Posted November 11, 2019 08:24:47It’s been a week since the Federal Open Market Committee announced its interest-rate hike for November.
The decision is widely expected to raise the Fed’s benchmark interest rate by a quarter-point to 0.25%, and is seen as a major step toward restoring some of the economic health to the U.S. economy.
But what if the Fed did nothing at all?
It could happen.
There’s a growing sense that the Fed is deliberately keeping its rate at zero in order to keep inflation low, even as inflation rises and unemployment rises.
The problem is that this is not a new concept.
The Federal Reserve has repeatedly been forced to raise interest rates in the past to fight inflation.
It was in the early 1980s, in response to a huge spike in consumer spending, that the Federal Stabilization Fund (FSF) was created to help the Fed keep inflation under control.
Inflation had already been rising for years.
In fact, during that period, inflation was so high that the FSF was running out of money.
The Fed, in its efforts to stop inflation, began printing money to buy bonds and other assets, and it also started purchasing mortgage-backed securities and other financial assets, which was a key tool in its war against inflation.
But during this time, inflation went up, and the FFS ran out of reserves to buy mortgage-based securities.
So the Fed decided to use the Federal Funds Rate, which is the rate it pays to banks to borrow.
That rate is currently about 1.25%.
What if the Federal Central Bank was to stop printing money and instead spend it on a huge stimulus program, which would raise interest-rates and inflation?
If the Fed stopped printing money, and instead spent it on something else, it could lower interest rates, and thus cause inflation to rise.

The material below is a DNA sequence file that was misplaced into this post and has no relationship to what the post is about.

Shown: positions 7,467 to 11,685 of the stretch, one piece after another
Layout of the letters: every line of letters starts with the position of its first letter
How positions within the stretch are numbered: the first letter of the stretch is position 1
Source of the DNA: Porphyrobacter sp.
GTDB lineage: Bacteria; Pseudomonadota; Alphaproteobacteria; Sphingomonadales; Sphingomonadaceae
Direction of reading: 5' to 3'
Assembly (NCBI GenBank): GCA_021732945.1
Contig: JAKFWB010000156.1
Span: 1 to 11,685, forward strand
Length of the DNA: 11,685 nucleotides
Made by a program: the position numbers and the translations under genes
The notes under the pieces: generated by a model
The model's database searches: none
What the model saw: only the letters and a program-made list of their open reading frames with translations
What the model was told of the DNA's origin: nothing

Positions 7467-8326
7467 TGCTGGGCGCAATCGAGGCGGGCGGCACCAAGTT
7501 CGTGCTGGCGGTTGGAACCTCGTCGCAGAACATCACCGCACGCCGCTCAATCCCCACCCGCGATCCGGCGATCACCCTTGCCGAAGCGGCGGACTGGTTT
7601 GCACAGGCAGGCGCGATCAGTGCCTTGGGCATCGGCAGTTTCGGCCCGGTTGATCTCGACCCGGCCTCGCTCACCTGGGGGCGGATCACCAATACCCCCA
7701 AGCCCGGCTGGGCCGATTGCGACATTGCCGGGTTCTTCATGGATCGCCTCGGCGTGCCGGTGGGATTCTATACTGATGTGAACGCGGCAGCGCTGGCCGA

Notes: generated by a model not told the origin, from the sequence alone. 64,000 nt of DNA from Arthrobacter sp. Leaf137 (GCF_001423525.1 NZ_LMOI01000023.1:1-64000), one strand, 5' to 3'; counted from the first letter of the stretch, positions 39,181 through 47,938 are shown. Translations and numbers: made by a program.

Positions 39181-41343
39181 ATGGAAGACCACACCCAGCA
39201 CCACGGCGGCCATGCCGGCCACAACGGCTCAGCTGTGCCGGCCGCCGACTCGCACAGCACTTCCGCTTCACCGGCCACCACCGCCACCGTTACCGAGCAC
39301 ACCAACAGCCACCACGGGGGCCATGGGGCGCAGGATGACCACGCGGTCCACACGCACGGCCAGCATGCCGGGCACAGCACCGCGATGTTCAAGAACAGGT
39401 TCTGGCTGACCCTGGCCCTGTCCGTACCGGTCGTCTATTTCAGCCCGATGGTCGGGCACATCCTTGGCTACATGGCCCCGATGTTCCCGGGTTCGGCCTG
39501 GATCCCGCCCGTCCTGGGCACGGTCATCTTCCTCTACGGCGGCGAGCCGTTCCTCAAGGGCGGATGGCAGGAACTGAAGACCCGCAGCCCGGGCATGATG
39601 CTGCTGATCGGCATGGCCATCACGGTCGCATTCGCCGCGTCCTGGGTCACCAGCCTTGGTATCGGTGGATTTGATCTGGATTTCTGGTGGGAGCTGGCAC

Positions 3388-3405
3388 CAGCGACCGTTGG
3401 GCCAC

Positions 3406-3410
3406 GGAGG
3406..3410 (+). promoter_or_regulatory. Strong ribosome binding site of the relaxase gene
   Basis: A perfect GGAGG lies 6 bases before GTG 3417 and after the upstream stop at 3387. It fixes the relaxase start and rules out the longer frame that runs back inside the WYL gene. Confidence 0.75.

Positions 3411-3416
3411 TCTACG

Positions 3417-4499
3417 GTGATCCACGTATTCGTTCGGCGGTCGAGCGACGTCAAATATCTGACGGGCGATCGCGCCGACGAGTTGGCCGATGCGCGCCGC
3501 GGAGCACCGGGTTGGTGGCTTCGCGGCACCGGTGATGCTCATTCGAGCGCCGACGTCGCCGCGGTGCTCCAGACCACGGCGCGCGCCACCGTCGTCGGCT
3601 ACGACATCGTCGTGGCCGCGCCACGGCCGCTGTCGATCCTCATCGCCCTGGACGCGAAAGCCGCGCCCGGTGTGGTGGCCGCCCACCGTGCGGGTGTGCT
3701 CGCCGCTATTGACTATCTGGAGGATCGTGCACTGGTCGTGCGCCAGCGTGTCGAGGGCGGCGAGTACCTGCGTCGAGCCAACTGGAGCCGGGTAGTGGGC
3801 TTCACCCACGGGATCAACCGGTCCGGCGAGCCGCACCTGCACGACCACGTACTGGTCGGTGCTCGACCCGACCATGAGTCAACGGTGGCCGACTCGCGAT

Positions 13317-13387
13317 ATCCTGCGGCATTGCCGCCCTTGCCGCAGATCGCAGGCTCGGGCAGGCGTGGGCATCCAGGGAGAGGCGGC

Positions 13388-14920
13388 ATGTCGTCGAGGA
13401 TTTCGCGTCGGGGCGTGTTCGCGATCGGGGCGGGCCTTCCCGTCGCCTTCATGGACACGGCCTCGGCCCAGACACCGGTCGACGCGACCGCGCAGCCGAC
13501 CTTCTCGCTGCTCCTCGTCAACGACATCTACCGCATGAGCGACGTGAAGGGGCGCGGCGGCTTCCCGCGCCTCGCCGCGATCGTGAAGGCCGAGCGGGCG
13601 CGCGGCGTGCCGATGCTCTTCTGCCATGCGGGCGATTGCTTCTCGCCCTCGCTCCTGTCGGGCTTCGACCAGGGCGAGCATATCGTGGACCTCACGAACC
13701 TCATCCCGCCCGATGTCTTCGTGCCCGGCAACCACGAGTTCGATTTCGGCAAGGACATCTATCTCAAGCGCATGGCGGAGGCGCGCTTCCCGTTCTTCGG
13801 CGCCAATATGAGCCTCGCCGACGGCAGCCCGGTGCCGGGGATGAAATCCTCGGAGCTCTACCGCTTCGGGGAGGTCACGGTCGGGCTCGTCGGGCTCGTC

What if interest rates started to rise when the FSLB started printing more money?
What if inflation were to fall when the Fed spent more money on stimulus?
What happens if the FSC started printing money instead of spending it?
What would happen to the value of the U, the U-S.
dollar, and its standard basket of currencies?
Inflation and the rate at which the FST funds are paid for would increase, and inflation would rise as well.
If the FSEB were to stop funding the FSM and instead stop paying interest on it, inflation would fall and the U would depreciate.
If interest rates start to rise as a result of a stimulus program like the FSB, interest rates would start to fall as well, and this would cause inflation and unemployment to rise even more.
Why would the Fed need to raise its rate even more?
The answer lies in the central bank’s interest-price-support mechanism, or the central banks’ ability to keep the money supply stable.
This is what the Fed does.
When it raises its benchmark interest rates (called the target rate), it sets up a buffer in the economy that acts as a reserve against inflation, so that inflation does not rise too quickly and unemployment does not fall too quickly.
In other words, the Fed keeps inflation low and unemployment low, while at the same time keeping interest rates low and interest rates rising.
The idea is that if prices for a basket of goods rise faster than wages, wages will rise faster too, which should keep inflation in check.
And if inflation falls, unemployment will fall, and unemployment should fall even more, so the FSR would be keeping the economy stable.
But if prices rise too fast, unemployment rises too quickly, and prices start to increase too fast for the Fed to keep interest rates down, then inflation will rise too rapidly, and interest costs will rise.
In this scenario, the FSS would be increasing the money stock too quickly to keep prices from falling too quickly so the Fed could continue to keep its target rate low.
The end result is that the economy gets less of the stimulus it needs to stay in a healthy state.
If we assume the FSP does the job, the economy will be able to keep on expanding even more quickly than it has been for a long time, and we will see inflation rise even faster.
In a way, the Federal government has just saved itself the trouble of having to go to the bank to raise money, since it has a buffer it can use to avoid inflation.
This buffer could also be used to avoid the problem of unemployment rising too fast in a recession.
It is not just the FSD that is supposed to keep monetary policy in check, either.
The central banks also have their own central banks, which are responsible for coordinating monetary policy across all the monetary authorities in the world.
Central banks can use their money to purchase assets and to make loans at very low interest rates to different countries in the global economy, and they can buy other assets from foreign countries.
Central bankers can also borrow money at very high rates and use it to buy assets